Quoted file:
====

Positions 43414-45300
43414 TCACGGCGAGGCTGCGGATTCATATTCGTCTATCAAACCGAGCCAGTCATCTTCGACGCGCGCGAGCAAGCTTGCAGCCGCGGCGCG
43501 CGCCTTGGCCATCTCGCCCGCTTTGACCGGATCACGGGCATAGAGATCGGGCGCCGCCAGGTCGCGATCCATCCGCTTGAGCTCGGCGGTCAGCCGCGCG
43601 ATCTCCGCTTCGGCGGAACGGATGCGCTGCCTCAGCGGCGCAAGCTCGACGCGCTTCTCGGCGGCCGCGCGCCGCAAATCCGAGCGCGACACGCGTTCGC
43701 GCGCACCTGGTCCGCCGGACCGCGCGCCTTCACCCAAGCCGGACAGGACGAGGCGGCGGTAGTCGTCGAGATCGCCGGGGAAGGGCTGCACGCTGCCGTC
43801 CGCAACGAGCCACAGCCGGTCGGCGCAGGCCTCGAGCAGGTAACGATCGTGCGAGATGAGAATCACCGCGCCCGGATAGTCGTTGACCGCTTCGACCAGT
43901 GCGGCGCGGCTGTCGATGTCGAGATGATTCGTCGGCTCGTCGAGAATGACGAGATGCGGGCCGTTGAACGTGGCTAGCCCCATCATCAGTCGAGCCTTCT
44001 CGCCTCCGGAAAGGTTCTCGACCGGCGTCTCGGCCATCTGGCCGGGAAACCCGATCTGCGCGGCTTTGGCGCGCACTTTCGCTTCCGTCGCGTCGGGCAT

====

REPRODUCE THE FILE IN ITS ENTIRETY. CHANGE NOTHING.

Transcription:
Positions 43414-45300
43414 TCACGGCGAGGCTGCGGATTCATATTCGTCTATCAAACCGAGCCAGTCATCTTCGACGCGCGCGAGCAAGCTTGCAGCCGCGGCGCG
43501 CGCCTTGGCCATCTCGCCCGCTTTGACCGGATCACGGGCATAGAGATCGGGCGCCGCCAGGTCGCGATCCATCCGCTTGAGCTCGGCGGTCAGCCGCGCG
43601 ATCTCCGCTTCGGCGGAACGGATGCGCTGCCTCAGCGGCGCAAGCTCGACGCGCTTCTCGGCGGCCGCGCGCCGCAAATCCGAGCGCGACACGCGTTCGC
43701 GCGCACCTGGTCCGCCGGACCGCGCGCCTTCACCCAAGCCGGACAGGACGAGGCGGCGGTAGTCGTCGAGATCGCCGGGGAAGGGCTGCACGCTGCCGTC
43801 CGCAACGAGCCACAGCCGGTCGGCGCAGGCCTCGAGCAGGTAACGATCGTGCGAGATGAGAATCACCGCGCCCGGATAGTCGTTGACCGCTTCGACCAGT
43901 GCGGCGCGGCTGTCGATGTCGAGATGATTCGTCGGCTCGTCGAGAATGACGAGATGCGGGCCGTTGAACGTGGCTAGCCCCATCATCAGTCGAGCCTTCT
44001 CGCCTCCGGAAAGGTTCTCGACCGGCGTCTCGGCCATCTGGCCGGGAAACCCGATCTGCGCGGCTTTGGCGCGCACTTTCGCTTCCGTCGCGTCGGGCAT